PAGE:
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Spherical harmonic projectors

Authors: Paul N. Swarztrauber and William F. Spotz
Journal: Math. Comp. 73 (2004), 753-760
MSC (2000): Primary 65M70; Secondary 42C10, 74S25
Published electronically: October 2, 2003
MathSciNet review: 2031404
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Abstract | References | Similar Articles | Additional Information

Abstract: The harmonic projection (HP), which is implicit in the numerous harmonic transforms between physical and spectral spaces, is responsible for the reliability of the spectral method for modeling geophysical phenomena. As currently configured, the HP consists of a forward transform from physical to spectral space (harmonic analysis) immediately followed by a harmonic synthesis back to physical space. Unlike its Fourier counterpart in Cartesian coordinates, the HP does not identically reconstruct the original function on the surface of the sphere but rather replaces it with a weighted least-squares approximation. The importance of the HP is that it uniformly resolves waves on the surface of the sphere and therefore eliminates high frequencies that are artificially induced by the clustering of grid points in the neighborhood of the poles. The HP also maintains spectral accuracy when combined with the double Fourier method. Originally the HP required ${\mathcal{O}}(N^3)$ storage where $N$ is the number of latitudinal points. However, this was recently reduced to ${\mathcal{O}}(N^2)$ using an algorithm that also provided a savings of up to 50 percent in compute time. The HP was also generalized to an arbitrary latitudinal distribution of points. However, the HP as a composite of analysis and synthesis can be subject to considerable error depending on the point distribution. Here we define a variant of the traditional HP that is well conditioned, with condition number 1, for any point distribution. In addition, storage requirements are further reduced because the projections corresponding to all longitudinal wave numbers $m$ are expressed in terms of a single orthogonal matrix.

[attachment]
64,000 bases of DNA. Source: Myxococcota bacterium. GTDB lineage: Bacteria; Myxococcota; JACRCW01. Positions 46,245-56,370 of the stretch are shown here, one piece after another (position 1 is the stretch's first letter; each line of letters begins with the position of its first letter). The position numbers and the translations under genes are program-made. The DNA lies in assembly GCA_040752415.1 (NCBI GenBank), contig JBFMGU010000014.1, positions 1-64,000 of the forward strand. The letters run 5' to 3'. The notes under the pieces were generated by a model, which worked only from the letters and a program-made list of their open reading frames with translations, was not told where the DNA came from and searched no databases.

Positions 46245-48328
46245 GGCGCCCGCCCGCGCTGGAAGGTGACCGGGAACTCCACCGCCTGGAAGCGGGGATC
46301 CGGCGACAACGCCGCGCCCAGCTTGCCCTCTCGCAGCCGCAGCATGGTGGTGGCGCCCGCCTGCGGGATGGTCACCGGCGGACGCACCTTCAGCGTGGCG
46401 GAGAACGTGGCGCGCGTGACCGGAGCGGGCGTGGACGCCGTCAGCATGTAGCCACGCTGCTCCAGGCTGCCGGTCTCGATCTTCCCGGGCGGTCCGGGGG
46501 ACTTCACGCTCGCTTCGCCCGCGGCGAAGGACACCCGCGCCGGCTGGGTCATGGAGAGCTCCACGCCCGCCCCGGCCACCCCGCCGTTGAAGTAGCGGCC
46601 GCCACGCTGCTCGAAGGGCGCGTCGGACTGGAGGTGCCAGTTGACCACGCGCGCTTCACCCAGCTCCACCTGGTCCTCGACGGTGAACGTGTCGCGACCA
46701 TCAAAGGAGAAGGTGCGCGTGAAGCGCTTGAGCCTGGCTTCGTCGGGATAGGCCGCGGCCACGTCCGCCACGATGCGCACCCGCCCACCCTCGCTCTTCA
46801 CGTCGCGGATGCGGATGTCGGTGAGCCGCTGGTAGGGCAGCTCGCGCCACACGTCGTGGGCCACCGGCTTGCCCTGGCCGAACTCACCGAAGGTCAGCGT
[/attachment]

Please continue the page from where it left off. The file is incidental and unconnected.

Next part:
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Additional Information

Paul N. Swarztrauber
Affiliation: National Center for Atmospheric Research, P.O. Box 3000, Boulder, Colorado 80307-3000

William F. Spotz
Affiliation: Sandia Corporation, P.O. Box 5800, Albuquerque, New Mexico 87123-1110

Keywords: Spectral method, spherical harmonics, projections
Received by editor(s): July 19, 2002
Received by editor(s) in revised form: November 11, 2002
Published electronically: October 2, 2003
Additional Notes: The first author was supported in part by the DOE and UCAR Climate Change Prediction Program under Cooperative Agreement No. DE-FC03-97ER62402. UCAR is sponsored by the NSF
Article copyright: © Copyright 2003 American Mathematical Society